Last night we went to hear a father and his daughter speak. It was a solid, practical discussion on how upside down our world is when it comes to thinking about personal finances. Credit is king . . . we earn money so that we can finance debt. Crazy! They also offered very practical and prescriptive advice on how to shake off the chains of the lender/borrower, aka ruler/slave, relationship (Prov. 22:7). And yet, when I left I was uneasy about something. This morning, I as I reflected on last night the unease came back. As I was reading 1Peter 4, the source of the unease clicked.
“You work too hard to retire broke!” A few times that’s what was offered up as a motivation for getting out of debt . . . for getting your finances in order . . . for learning how to accumulate some wealth. I work too hard to retire broke. Reading Peter this morning presented another motivation . . .
As each has received a gift, use it to serve one another, as good stewards of Gods varied grace . . . in order that in everything God may be glorified through Jesus Christ. To Him belong glory and dominion forever and ever. Amen. (1Peter 4:10, 11b ESV)
Now, I really don’t want to come across as critical. I buy the principles presented last night and know how helpful they have been to those who have adopted them. And, to be fair to the man and his daughter, their mission is focused on helping those, who have loaded themselves with a burden of debt, to remove that burden. Though this father/daughter team believe the gospel, their mission, and last nights presentation, were not for the purpose of preaching a gospel. And to be even more fair, not retiring broke wasn’t the only motivation they offered up. They also emphasized that once you are no longer a slave to the lender your are then free to be generous and become a giver. And perhaps that lines up closer to Peter’s motivation of being “good stewards of God’s varied grace.”
But for the believer, at the end of the day, what I do with my finances, or any other gifting received of the Lord, should be less motivated by how I retire or how good I might feel when I am generous, and be more motivated, I think, by the desire to bring glory to God. That’s why Peter says earlier in the chapter that followers of Christ should live their time in the flesh “no longer for human passions but for the will of God” (4:1).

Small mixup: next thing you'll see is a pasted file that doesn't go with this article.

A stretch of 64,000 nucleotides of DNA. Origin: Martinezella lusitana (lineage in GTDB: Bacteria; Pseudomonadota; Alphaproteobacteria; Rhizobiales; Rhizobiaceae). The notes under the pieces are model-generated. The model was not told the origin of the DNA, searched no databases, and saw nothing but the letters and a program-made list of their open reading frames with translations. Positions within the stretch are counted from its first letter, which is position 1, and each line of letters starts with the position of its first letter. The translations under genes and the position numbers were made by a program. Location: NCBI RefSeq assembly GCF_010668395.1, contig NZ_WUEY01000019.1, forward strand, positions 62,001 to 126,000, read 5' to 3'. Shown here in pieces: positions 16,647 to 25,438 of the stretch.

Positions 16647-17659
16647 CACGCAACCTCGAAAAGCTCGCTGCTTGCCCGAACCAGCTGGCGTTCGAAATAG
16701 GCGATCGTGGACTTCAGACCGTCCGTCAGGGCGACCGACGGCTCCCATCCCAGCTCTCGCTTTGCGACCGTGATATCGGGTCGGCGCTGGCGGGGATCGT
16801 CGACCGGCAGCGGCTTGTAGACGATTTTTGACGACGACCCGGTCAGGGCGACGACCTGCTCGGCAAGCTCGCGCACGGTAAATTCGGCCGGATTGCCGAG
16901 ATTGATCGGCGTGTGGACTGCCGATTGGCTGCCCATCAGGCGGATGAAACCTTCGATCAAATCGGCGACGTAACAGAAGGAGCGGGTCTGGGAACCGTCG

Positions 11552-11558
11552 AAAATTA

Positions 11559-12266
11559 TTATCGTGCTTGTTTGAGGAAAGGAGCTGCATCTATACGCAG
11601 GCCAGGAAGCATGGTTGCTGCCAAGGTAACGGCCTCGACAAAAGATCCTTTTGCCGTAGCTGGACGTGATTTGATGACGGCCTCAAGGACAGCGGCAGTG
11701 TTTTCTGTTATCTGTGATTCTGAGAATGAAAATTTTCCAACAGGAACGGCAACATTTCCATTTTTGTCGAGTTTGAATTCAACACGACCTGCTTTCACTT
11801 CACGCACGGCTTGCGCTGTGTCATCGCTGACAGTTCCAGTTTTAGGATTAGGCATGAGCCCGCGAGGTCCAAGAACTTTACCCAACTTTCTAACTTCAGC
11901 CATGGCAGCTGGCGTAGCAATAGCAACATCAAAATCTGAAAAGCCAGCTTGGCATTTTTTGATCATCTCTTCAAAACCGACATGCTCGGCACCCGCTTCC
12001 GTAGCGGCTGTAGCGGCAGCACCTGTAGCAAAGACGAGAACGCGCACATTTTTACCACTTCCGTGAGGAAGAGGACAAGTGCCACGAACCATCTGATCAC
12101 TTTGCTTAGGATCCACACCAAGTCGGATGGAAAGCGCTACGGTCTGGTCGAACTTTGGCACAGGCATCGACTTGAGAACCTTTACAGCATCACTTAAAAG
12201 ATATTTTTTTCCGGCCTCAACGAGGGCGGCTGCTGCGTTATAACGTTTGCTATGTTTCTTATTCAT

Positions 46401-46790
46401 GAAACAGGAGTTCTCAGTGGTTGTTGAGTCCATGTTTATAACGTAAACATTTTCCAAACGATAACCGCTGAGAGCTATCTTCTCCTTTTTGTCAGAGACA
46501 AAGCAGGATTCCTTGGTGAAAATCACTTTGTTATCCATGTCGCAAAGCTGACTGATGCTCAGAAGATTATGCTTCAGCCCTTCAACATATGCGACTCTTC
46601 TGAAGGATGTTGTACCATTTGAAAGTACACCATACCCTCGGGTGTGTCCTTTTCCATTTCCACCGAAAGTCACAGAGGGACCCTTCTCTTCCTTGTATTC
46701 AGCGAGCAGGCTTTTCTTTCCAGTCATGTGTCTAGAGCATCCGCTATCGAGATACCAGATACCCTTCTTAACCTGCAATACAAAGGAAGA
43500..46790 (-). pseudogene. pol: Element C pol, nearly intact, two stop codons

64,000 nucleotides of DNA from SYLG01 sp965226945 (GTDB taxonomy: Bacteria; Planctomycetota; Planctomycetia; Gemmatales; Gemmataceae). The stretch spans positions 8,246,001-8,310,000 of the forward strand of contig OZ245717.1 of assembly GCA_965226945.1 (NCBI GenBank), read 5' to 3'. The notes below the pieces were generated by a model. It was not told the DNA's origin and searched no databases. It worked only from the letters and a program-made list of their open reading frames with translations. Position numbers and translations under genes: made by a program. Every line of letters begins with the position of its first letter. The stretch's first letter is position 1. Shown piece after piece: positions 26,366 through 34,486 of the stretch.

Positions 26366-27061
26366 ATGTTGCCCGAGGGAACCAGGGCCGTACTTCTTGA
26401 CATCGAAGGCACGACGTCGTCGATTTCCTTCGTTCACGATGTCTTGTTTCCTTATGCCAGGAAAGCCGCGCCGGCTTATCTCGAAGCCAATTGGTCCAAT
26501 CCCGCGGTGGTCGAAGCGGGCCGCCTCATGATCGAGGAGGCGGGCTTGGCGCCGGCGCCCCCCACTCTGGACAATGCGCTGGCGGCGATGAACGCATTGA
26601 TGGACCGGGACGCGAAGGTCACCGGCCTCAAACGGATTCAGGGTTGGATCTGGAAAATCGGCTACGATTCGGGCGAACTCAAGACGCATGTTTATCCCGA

I think it changes things when I shift from “I’ve worked too hard” to “He has given so much.” When it’s not about my money but about His varied grace. When my greatest motive for no longer being a slave to the lender elevates to wanting to be a faithful steward for the LORD. When everything that flows through my bank account becomes part of the everything in which God might be glorified through Jesus Christ. When my desire to be solvent is fueled by an overriding desire to serve the One to whom belongs all glory and dominion forever.
Again, not slamming last nights presenters. God’s blessing their efforts and many are finding their way to financial freedom.
But, when all is said and done, the people of God should desire financial freedom in order to glorify God. As His people, we should look not only at the treasure that flows through our hands, but also the time and the talents given to us, and seek to be just as “debt free” concerning them. We should be good stewards not only of our treasures, but also good stewards of the time allotted us . . . and good stewards of the talents God has gifted to us . . . in order that in everything God may be glorified.
Living in all things for His glory . . . relying in all things on His grace.